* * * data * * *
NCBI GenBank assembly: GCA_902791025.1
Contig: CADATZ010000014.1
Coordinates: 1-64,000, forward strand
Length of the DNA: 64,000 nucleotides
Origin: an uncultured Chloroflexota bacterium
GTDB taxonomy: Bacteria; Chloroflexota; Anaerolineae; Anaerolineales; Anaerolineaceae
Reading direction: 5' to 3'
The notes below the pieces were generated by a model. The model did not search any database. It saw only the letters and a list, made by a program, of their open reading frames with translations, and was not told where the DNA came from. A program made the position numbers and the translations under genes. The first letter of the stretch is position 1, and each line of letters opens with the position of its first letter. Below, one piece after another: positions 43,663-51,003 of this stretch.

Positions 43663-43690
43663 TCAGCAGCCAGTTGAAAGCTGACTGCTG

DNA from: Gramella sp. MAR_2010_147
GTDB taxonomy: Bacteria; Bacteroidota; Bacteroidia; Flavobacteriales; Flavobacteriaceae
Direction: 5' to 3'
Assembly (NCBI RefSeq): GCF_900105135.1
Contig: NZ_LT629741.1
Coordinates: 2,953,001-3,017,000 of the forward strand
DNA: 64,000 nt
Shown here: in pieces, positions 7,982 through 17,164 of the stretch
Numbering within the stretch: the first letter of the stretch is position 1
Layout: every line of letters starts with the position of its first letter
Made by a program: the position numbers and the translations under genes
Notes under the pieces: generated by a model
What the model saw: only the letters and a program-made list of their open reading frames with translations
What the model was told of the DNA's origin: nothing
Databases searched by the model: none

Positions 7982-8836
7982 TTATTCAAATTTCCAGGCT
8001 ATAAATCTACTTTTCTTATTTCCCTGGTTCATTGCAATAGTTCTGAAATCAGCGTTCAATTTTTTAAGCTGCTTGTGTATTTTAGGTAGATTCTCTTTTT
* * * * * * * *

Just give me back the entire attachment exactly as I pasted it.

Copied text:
NCBI GenBank assembly: GCA_902791025.1
Contig: CADATZ010000014.1
Coordinates: 1-64,000, forward strand
Length of the DNA: 64,000 nucleotides
Origin: an uncultured Chloroflexota bacterium
GTDB taxonomy: Bacteria; Chloroflexota; Anaerolineae; Anaerolineales; Anaerolineaceae
Reading direction: 5' to 3'
The notes below the pieces were generated by a model. The model did not search any database. It saw only the letters and a list, made by a program, of their open reading frames with translations, and was not told where the DNA came from. A program made the position numbers and the translations under genes. The first letter of the stretch is position 1, and each line of letters opens with the position of its first letter. Below, one piece after another: positions 43,663-51,003 of this stretch.

Positions 43663-43690
43663 TCAGCAGCCAGTTGAAAGCTGACTGCTG

DNA from: Gramella sp. MAR_2010_147
GTDB taxonomy: Bacteria; Bacteroidota; Bacteroidia; Flavobacteriales; Flavobacteriaceae
Direction: 5' to 3'
Assembly (NCBI RefSeq): GCF_900105135.1
Contig: NZ_LT629741.1
Coordinates: 2,953,001-3,017,000 of the forward strand
DNA: 64,000 nt
Shown here: in pieces, positions 7,982 through 17,164 of the stretch
Numbering within the stretch: the first letter of the stretch is position 1
Layout: every line of letters starts with the position of its first letter
Made by a program: the position numbers and the translations under genes
Notes under the pieces: generated by a model
What the model saw: only the letters and a program-made list of their open reading frames with translations
What the model was told of the DNA's origin: nothing
Databases searched by the model: none

Positions 7982-8836
7982 TTATTCAAATTTCCAGGCT
8001 ATAAATCTACTTTTCTTATTTCCCTGGTTCATTGCAATAGTTCTGAAATCAGCGTTCAATTTTTTAAGCTGCTTGTGTATTTTAGGTAGATTCTCTTTTT